EW: Europe and the World

Over the past three decades, the deepening and widening of European integration has propelled the EU to a prominent role on the global stage. Many internal Union policies have important external dimensions, from competition and chemical regulation through food safety and data privacy to justice and security.

Primary authority for trade policy itself rests with the EU institutions, whose external competences and capacities  have been reinforced more generally by the Treaty of Lisbon. As the world’s largest single market, with well- developed capacities for innovative regulation, the EU has emerged as an influential player in global standard- setting and regulatory cooperation. Together with the member states, the EU also remains the world’s largest source of official development assistance, with an ambitious agenda for promoting aid effectiveness and governance reform.

EU as a global leader

Across a wide range of policy fields, from climate change and forest sustainability to animal welfare and disability rights, the EU seeks to act as a global leader in advancing solutions consistent with European norms and values, preferably through multilateral institutions, but increasingly also through regional and bilateral agreements, as well as unilateral action. Through the development of its Common Security and Defence Policy, the EU also seeks to act as a force for stabilization and peace-building within and beyond the European neighbourhood.

 

Lack of a single voice

At the same time, however, Europe’s global influence faces rising challenges from both internal and external sources. Despite institutional innovations such as the European External Action Service and the High Representative for Foreign Affairs and Security Policy, the EU and its member states often fail to speak with a single voice in international organizations and decision -making fora. Even when they do, the EU must contend with the growing assertiveness of the BRICS and other emerging economies, who are decreasingly willing to defer to European policy initiatives, especially in the wake of the euro crisis.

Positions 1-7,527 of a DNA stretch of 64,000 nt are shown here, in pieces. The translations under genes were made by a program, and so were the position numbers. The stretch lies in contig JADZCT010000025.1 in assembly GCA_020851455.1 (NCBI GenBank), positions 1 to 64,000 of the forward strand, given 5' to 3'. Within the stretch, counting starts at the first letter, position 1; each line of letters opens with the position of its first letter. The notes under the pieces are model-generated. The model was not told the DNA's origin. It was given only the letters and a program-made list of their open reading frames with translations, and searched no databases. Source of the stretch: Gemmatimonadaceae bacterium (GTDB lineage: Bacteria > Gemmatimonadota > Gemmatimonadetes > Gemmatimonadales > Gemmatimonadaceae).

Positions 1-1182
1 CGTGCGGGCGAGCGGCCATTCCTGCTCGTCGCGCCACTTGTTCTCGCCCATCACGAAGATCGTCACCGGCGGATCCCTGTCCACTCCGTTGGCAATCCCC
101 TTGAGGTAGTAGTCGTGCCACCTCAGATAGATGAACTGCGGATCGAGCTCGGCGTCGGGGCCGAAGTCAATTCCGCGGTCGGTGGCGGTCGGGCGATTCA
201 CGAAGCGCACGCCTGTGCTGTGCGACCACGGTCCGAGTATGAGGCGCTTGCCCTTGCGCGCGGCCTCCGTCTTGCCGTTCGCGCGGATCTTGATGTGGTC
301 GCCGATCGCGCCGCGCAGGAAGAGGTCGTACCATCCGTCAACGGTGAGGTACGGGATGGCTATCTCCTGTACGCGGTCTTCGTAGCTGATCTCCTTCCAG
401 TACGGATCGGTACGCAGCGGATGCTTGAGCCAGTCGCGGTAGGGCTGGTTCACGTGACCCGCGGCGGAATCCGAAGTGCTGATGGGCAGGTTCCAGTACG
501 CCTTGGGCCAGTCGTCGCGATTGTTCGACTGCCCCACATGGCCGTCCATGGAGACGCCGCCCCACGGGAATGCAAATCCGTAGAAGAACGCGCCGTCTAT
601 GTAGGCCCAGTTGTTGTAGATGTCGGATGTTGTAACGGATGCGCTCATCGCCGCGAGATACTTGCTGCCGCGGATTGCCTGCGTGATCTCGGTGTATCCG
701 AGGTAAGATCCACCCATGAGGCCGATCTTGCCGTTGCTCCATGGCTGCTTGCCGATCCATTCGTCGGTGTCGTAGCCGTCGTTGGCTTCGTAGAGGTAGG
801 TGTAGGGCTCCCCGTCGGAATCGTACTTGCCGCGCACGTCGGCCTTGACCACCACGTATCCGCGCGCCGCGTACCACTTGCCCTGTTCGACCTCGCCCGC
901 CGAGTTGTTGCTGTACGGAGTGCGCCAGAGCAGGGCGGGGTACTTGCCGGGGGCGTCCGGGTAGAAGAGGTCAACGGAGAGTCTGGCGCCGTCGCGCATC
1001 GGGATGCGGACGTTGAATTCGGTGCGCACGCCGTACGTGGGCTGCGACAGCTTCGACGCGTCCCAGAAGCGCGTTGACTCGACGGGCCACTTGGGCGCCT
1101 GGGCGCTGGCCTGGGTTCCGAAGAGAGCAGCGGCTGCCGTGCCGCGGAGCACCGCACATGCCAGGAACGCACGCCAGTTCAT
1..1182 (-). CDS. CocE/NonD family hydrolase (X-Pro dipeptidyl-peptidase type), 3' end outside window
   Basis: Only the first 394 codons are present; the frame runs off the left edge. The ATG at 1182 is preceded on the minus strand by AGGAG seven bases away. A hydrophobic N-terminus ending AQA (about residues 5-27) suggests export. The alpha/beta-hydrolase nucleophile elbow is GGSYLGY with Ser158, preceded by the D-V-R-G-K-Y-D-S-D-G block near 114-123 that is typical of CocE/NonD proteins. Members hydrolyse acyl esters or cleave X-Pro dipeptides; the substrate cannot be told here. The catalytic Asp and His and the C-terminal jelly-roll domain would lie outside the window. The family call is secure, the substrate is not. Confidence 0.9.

Enlargement fatigue and domestic backlash against third-country migrants and foreign aid threaten to undercut still further the EU’s influence within neighbouring countries and the developing world. So too do ongoing tensions in EU external policy between the pursuit of narrow economic benefits (e.g. in preferential trade agreements) and broader goals such as development and democracy promotion. The EU’s growing role in transnational security cooperation, especially with the US, likewise raises new questions about the implications for its internal governance and respect for core democratic values of transparency and accountability. How and with what results the EU and its member states (including the Netherlands) negotiate these challenges of sustaining global influence in an increasingly multi -polar world are critical questions for both academic research and public debate.

Affiliated researchers